Remarks at International Women’s Day Lunch
Australian Representative Jenny Bloomfield
14 March 2022
As is customary in Australia, I would first like to acknowledge all Indigenous peoples here today and pay my respects to their elders past, present and future.
This year marks my second International Women’s Day as Australia’s Representative in Taiwan. And I am delighted once again to be celebrating IWD with such a distinguished group of inspiring leaders.
The theme of International Women’s Day this year is ‘Gender equality today for a sustainable tomorrow’ - recognising the contribution of women and girls around the world who are leading the charge on disaster risk reduction and climate change adaptation, mitigation, and response, to build a sustainable future for all.
Ensuring that we have a diversity of perspectives on these issues will be crucial to ensuring effective responses, and the role models we have in this room are evidence of the difference that women’s participation in realms that were once considered ‘male’, such as science, technology and engineering, can make.
Like Taiwan, Australia has committed to achieving ‘net zero’ by 2050, and we are supporting climate and disaster risk management policies and programs that are socially inclusive and gender-responsive - acknowledging that women, girls, Indigenous peoples, and people with a disability, are amongst those most affected by disasters and the impacts of climate change.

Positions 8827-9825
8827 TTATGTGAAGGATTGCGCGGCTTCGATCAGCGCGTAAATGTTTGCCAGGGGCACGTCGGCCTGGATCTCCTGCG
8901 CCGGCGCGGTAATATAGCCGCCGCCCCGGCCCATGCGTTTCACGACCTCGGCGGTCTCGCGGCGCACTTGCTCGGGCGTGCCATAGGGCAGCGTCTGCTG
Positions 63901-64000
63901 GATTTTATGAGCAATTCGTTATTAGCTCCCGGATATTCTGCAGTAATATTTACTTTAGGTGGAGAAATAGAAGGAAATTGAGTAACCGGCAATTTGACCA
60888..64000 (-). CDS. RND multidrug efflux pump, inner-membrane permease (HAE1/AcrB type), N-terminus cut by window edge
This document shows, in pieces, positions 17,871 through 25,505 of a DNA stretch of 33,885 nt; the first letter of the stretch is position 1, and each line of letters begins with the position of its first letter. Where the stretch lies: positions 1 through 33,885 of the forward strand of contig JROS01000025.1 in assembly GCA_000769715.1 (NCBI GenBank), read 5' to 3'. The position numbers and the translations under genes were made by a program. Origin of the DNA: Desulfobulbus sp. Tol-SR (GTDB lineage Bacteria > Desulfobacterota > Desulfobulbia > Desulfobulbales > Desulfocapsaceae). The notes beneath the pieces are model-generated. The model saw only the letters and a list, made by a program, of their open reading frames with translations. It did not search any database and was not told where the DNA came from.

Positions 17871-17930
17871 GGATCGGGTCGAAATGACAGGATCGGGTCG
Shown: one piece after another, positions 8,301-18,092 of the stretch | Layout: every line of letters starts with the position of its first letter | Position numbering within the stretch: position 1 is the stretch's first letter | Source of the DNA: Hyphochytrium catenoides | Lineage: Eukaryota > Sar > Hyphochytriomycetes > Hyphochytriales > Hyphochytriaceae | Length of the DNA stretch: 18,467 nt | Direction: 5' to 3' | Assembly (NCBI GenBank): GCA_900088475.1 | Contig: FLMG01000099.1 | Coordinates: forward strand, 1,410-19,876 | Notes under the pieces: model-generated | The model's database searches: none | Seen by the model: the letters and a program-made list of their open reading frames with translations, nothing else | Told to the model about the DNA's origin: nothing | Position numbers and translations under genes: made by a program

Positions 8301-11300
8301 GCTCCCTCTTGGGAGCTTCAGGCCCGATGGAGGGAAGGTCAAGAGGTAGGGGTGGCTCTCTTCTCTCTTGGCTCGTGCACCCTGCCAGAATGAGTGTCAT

Gender equality is a critical component of Australia’s international engagement, and we contribute over US$1 billion each year to support gender equality across our development program, with a focus on responding to the interests and needs of women and girls. We work particularly closely with our Pacific family, and I acknowledge and thank all of our inspiring Pacific ambassadors and representatives here today for their friendship and support.
Taiwan is a leader in gender equality, and we are deepening our cooperation. Last year, Taiwan, Australia, Japan, the United States, and Canada partnered to co-host a workshop on Women’s Participation in Public Life under the Global Cooperation and Training Framework, or GCTF, of which Australia is now a full partner.
And Australia, Taiwan, New Zealand, the United States, and since last year also Canada, co-fund the APEC Women and Economy Sub-fund, providing ongoing support to boost women’s economic participation across our region.
Events like today are a great opportunity for us to come together and reflect on our achievements.
At our International Women’s Day lunch last year, I was proud to announce that women occupied almost half of all positions on Australian Government boards, but women now hold the majority of these positions. More than half of our senators are women; more than 34 per cent of the largest companies’ directors are women; Australian women’s workforce participation rates are at an all-time high; and the gender pay gap continues its downward trend.
I know of course that Taiwan also has much to be proud of – including a world-leading proportion of female lawmakers, some of whom are here today.
These achievements are very important, but we know that there is a long way to go. Cultural issues, biases and stereotyping, inflexible workplaces and attitudes, can all prevent women’s full participation. We need to work even closer together to address these barriers, challenge gender stereotypes, and provide practical support – through upskilling, mentorship, improving networks and support systems, and empowering women and girls – to help ensure that all of us, men and women, have the opportunity to excel and achieve our full potential, and fully contribute to our economy and society.
Today gives us an opportunity to meet and discuss these important issues with our colleagues and fellow women leaders, and reflect on the important work that is still to be done.
Let’s all seize that opportunity, enjoy this time here today, and take forward our shared goals, together.